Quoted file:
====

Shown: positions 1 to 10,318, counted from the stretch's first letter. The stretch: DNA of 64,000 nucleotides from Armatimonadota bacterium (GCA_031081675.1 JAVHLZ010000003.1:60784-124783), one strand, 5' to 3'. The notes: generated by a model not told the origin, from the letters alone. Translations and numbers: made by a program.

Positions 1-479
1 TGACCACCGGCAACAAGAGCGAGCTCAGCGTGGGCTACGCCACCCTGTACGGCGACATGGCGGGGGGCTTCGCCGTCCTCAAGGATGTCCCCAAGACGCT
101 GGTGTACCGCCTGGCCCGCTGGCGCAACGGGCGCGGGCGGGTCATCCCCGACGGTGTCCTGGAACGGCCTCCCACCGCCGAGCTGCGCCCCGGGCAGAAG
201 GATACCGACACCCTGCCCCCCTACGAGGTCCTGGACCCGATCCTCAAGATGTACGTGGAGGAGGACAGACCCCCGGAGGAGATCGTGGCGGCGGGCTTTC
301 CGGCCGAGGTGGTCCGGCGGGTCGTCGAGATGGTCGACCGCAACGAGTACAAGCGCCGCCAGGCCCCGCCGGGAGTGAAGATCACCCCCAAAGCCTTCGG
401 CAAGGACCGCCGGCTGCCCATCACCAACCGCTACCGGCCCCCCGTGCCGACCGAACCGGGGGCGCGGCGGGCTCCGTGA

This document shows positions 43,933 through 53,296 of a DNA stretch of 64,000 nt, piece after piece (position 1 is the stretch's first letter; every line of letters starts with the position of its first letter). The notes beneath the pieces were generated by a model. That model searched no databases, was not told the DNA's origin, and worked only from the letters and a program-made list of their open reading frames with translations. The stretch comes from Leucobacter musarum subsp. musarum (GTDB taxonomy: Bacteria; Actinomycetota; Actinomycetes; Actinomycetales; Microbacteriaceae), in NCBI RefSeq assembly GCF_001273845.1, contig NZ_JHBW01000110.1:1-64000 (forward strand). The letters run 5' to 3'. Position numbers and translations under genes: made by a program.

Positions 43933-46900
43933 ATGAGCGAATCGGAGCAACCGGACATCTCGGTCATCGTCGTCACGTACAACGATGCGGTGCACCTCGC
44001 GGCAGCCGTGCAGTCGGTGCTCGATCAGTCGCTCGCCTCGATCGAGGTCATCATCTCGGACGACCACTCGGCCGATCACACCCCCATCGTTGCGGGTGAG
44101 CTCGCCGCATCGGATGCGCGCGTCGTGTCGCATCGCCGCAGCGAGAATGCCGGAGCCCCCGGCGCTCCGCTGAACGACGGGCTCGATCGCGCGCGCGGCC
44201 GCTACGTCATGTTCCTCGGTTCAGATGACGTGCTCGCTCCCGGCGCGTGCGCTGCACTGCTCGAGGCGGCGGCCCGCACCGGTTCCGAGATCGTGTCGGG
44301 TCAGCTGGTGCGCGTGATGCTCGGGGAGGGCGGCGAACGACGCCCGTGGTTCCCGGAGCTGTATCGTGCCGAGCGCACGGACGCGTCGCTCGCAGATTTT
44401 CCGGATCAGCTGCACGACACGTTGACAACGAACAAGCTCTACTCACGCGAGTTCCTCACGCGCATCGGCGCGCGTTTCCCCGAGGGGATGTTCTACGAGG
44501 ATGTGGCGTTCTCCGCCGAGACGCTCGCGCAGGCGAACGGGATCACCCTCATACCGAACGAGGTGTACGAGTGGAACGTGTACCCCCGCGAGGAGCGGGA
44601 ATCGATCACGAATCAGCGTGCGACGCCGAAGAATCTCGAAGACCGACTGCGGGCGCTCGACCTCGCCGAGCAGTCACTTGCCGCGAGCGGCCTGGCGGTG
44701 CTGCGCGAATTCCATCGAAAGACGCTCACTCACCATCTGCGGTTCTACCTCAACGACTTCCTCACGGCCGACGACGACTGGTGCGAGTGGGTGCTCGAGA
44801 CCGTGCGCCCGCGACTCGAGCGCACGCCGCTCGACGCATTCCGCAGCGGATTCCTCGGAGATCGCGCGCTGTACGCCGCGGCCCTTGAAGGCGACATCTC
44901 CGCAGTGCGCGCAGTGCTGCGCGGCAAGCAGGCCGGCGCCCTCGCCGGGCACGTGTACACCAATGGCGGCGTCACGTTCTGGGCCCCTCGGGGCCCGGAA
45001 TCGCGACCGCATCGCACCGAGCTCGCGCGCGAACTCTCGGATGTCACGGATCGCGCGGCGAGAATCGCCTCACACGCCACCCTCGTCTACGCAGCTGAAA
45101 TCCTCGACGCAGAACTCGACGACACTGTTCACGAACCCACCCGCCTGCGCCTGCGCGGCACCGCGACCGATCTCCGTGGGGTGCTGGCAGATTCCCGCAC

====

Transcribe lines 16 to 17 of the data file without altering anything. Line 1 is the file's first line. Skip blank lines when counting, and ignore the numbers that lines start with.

44501 ATGTGGCGTTCTCCGCCGAGACGCTCGCGCAGGCGAACGGGATCACCCTCATACCGAACGAGGTGTACGAGTGGAACGTGTACCCCCGCGAGGAGCGGGA
44601 ATCGATCACGAATCAGCGTGCGACGCCGAAGAATCTCGAAGACCGACTGCGGGCGCTCGACCTCGCCGAGCAGTCACTTGCCGCGAGCGGCCTGGCGGTG